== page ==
11 Unique Names for Grandma and Grandpa
Congratulations, new momma! Now that you’re getting ready to deliver your tiny human into the world, the pre-birth decisions are starting to pile up. Along with choosing between popular and classic baby names and finding the perfect nursery decor theme, you also have to figure out how you’re going to introduce your parents to your little one. Whether your in-laws have already called dibs on the names “Grandma” and “Grandpa” or you’re looking to nix tradition altogether, here are 11 super cute alternative names for grandparents that you, your kiddos, and your parents will love.
1. Bubbe and Zayde: While the use of Yiddish has significantly declined in the past few generations, we definitely love this sweet Jewish translation of “Grandma” and “Grandpa.” Mazel tov!
2. Nani and Nana: If you’re looking for cool names for both sets of grandparents, we highly suggest taking inspiration from the Hindi language. In Hindi, maternal grandparents are referred to as Nani and Nana while paternal grandparents are known as Dadi and Dada.
3. Yaya and Pappoús: Pronounced yah-yah and pa-poosch, these awesome names for grandparents come from Greek origins.
4. Glam-Ma: For those Grandmas who can’t see themselves rocking third-generation vibes quite yet, we suggest they take a note from actress Goldie Hawn: Go with Glam-Ma instead of a more traditional pet name. Hey, 60 is the new 40.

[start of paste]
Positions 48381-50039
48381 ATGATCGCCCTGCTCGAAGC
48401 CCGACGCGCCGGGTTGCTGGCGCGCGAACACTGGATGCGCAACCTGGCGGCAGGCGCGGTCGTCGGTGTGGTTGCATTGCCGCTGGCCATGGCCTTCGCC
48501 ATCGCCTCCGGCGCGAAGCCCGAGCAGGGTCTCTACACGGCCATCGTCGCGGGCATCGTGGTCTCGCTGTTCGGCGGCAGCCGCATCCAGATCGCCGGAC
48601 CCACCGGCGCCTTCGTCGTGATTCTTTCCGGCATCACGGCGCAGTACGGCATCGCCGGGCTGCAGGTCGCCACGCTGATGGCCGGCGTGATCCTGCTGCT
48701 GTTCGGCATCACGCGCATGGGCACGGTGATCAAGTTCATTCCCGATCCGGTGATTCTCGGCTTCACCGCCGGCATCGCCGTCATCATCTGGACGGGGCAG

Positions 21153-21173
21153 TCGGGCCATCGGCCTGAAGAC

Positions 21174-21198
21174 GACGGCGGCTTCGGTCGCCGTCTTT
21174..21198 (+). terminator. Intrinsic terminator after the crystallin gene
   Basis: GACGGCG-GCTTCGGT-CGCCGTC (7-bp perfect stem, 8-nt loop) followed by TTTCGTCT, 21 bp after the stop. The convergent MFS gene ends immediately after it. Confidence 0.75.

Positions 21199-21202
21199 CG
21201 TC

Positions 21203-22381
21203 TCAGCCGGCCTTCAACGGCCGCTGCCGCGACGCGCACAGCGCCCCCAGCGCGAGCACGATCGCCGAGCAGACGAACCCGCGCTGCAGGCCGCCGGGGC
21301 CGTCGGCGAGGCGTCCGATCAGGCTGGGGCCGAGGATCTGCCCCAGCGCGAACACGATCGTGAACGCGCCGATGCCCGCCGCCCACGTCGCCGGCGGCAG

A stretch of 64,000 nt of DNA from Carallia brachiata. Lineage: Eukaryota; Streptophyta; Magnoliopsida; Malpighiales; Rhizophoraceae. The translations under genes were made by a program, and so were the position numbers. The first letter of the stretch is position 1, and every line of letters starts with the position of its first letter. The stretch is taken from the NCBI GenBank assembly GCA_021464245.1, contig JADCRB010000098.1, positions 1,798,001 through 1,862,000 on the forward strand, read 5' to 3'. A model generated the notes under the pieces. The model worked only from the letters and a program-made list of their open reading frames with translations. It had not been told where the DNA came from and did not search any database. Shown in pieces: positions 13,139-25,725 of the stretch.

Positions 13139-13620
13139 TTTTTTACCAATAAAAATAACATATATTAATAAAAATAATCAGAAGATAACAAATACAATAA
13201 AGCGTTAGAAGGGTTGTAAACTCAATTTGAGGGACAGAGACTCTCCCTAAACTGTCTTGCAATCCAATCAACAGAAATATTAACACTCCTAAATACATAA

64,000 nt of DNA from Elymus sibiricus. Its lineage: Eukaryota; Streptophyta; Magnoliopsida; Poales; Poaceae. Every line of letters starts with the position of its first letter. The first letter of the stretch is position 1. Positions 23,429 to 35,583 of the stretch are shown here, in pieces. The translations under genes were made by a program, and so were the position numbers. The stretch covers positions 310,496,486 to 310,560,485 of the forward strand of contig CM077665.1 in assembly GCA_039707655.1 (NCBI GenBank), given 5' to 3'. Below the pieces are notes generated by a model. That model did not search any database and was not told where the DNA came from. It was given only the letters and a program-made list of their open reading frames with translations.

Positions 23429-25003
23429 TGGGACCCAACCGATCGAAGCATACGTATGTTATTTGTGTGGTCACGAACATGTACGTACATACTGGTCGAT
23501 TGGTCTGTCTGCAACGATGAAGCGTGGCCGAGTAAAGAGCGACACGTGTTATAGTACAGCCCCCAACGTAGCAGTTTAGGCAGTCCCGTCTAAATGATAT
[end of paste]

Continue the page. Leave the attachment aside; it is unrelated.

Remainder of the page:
5. Oma and Opa: These German translations for “Grandma” and “Grandpa” are easy to pronounce and make for simple signatures on birthday cards. (We bet you can already see Oma and Opa slipping your little one a piece of yummy German chocolate cake.)
6. Babcia and Dziadziu: These sweet names come from Polish origins and are pronounced bop-cha and ja-jee.
7. Mémé and Pépé: While the formal names for grandparents in French are Grandmèr and Grandpère, these shortened versions are mega popular and easy for a growing toddler to pronounce.
8. Lovey: In the Kardashian clan, sticking to traditional names is totally passé. That’s why the most famous momager in the world, Kris Jenner, has chosen to be called Lovey instead. Although, to be fair, Kris’s ex Caitlyn Jenner has chosen a more conventional term of address. Her grandchildren call her either Caitlyn or Grandma.
9. Amma and Afi: If you have even a trace of Icelandic lineage, we highly suggest you give these sweet names a try.
10. Lola and Lolo: We *love* the Filipino names for grandparents. Seriously, can’t you already picture Lola spoiling your kids rotten?!
11. Grams and Gramps: This classic twist on Grandma and Grandpa is still quite popular today. Although it’s very similar to the traditional version, it’s different enough for your kids to know who you’re talking about without depriving your parents from their dream names. Win-win!
Do you call your grandparents by a non-traditional name? Tweet us @BritandCo.
(Photos via Getty)